There is no more rewarding an experience than adopting a dog from a local rescue.…
Since the [i4w_db__DogBreed] is a relatively easy dog to train (assuming that you’ve used the reward-based training method from your copy of [i4w_db__DogBreed]s Made Easy), you likely found that the initial obedience commands such as “sit”, “down”, and “come” weren’t terribly difficult to master. With a bit of patience and consistency, the [i4w_db__DogBreed] is eager to please and generally likes the stimulation of learning something new.
Therefore, with such a good understanding of training the dog and with a foundation of the basic training process behind you, you are ready to take on the “Stay” command with [i4w_ud_DogName]. Why? Because it allows you to have just that much more control over your pet, whether or not it happens to be on a leash at the time. More importantly, you can keep [i4w_ud_DogName] out of trouble (which, as you’ve likely discovered by now, is a situation that is very common to this breed) as well as out of danger.
Most experts will agree that by failing to teach the “stay” command, owners are actually making a big mistake. They are missing out on a very important element of training as the command will be needed far more than expected. There is a great deal that can be accomplished when an owner is able to tell the dog to remain where it is when no physical control is possible.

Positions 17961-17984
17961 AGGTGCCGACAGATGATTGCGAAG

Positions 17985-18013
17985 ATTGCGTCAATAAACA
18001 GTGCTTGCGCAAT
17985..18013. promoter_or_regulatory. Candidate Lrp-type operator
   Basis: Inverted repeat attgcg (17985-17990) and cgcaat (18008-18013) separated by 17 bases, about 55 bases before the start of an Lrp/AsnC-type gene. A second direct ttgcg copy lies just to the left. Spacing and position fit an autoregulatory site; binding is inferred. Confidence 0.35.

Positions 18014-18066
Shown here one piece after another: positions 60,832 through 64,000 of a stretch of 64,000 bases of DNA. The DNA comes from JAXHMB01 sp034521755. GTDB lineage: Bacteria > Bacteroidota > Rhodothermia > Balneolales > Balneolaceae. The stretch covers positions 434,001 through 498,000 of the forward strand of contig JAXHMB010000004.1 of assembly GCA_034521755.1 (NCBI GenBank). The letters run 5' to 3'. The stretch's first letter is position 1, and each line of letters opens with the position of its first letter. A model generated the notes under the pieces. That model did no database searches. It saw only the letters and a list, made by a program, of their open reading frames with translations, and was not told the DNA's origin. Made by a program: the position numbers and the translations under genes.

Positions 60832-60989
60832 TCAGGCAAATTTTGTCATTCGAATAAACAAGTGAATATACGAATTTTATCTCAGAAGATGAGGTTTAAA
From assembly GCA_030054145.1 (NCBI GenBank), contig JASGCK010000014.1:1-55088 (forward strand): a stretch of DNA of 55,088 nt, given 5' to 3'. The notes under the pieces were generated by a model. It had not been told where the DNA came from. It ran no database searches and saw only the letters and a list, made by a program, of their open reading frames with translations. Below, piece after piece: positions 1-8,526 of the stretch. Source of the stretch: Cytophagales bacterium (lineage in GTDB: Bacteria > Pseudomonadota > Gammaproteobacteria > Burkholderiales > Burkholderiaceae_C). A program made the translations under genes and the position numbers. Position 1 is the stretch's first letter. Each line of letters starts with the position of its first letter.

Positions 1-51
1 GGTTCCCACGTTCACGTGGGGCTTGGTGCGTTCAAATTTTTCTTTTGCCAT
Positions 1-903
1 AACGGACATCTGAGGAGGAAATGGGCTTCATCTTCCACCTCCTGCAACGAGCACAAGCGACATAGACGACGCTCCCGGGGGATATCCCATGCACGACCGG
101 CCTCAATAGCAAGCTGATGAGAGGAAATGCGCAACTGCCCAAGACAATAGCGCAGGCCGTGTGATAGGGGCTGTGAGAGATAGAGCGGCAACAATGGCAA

Though “stay” can be a rather tricky command to teach, as long as it is taught properly, it actually doesn’t usually take very long for [i4w_db__DogBreed]s to catch on. The trick is to teach it right, do it consistently – and avoid the biggest common mistake…
Take this scenario… the owner tells the dog to stay and walks a few feet away, turning to face the dog once more. The dog remains in place the entire time, good as gold. Then, the owner calls the dog to him or her and praises the dog, giving it a treat as a reward. So, what did the dog learn? He certainly didn’t learn to stay; he learned that when he breaks the stay and runs over to the owner, he is rewarded. Big mistake.
So how is this mistake avoided? Well, one extra step must be added to the training process. Instead of calling your dog to release it from the stay, you must return to your dog and then give the praise and reward. This way, your dog learns that it is the remaining in place that is rewarded.